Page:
Around (65 pc) of consumers fear that hackers will take control of their devices, more than data being leaked (60 pc) or personal information being accessed (54 pc)
Research from Gemalto, a digital security company said that (96 pc) of organisations and (90 pc) of consumers believe there is a need for internet of things (IoT) security regulations.
Around (65 pc) of consumers fear that hackers will take control of their devices, more than data being leaked (60 pc) or personal information being accessed (54 pc).
More than half (54 pc) of the consumers said that they own an IoT device, but only (14 pc) knew how to protect it.
Only 11 per cent of manufacturers and service providers spend their total IoT budget on securing their devices. Two thirds of organisations use encryption as their main security, with (62 pc) encrypting data as soon as it hits the device and (59 pc) as it leaves it.
The survey found a link between security and adoption with 92 per cent of companies reporting an increase in sales or product usage after devices have been made more secure.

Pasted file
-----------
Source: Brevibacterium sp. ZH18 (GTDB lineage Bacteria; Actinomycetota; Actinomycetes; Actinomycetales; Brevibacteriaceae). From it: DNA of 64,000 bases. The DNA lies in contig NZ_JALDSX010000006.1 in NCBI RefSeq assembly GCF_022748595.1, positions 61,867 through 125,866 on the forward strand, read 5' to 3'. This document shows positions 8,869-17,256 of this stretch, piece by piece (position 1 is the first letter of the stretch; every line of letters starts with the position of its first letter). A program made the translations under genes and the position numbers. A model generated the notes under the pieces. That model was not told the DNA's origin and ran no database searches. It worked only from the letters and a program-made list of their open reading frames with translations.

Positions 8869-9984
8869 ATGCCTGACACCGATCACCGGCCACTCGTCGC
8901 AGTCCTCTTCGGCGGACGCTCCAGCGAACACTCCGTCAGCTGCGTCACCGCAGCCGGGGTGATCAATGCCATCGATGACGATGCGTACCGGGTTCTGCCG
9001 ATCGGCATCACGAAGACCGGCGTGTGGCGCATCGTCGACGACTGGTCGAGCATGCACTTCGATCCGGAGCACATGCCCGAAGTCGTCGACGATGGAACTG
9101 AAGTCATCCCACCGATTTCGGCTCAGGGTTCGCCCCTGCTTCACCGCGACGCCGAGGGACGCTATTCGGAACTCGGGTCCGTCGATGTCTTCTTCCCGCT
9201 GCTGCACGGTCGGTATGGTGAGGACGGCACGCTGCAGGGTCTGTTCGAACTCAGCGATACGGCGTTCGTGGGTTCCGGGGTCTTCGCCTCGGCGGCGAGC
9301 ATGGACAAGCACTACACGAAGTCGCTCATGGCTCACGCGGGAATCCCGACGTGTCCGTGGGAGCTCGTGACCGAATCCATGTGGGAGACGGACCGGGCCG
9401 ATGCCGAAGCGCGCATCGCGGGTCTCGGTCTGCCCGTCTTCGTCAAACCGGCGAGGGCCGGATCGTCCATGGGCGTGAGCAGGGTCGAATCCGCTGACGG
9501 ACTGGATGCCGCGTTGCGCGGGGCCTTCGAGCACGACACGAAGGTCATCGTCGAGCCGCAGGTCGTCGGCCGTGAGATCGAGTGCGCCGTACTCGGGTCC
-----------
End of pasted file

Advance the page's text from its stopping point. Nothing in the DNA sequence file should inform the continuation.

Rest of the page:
Furthermore, 61 per cent of businesses said regulation needs to be greater to specify who is responsible for security and data at each stage of its journey. However, 55 per cent said safeguards are needed for ensuring non-compliance with security.
Overall, 90 per cent of consumers and 86 per cent of businesses said that the governments should handle regulation of the sector.
Lack of end-to-end capabilities leading to partnerships
More businesses realise that they need support in understanding IoT technology and are turning to partners for help, with cloud service providers 52 per cent and IoT service providers 50 per cent the favoured options. When asked why, the top reason was a lack of expertise and skills (47 pc), followed by help in facilitating and speeding up their IoT deployment (46 pc).
Gemalto data protection CTO Jason Hart said: “It’s clear that both consumers and businesses have serious concerns around IoT security and little confidence that IoT service providers and device manufacturers will be able to protect IoT devices and more importantly the integrity of the data created, stored and transmitted by these devices.”
With legislation like GDPR showing that governments are beginning to recognise the threats and long-lasting damage cyber-attacks can have on everyday lives, they now need to step up when it comes to IoT security. Until there is confidence in IoT amongst businesses and consumers, it won’t see mainstream adoption.”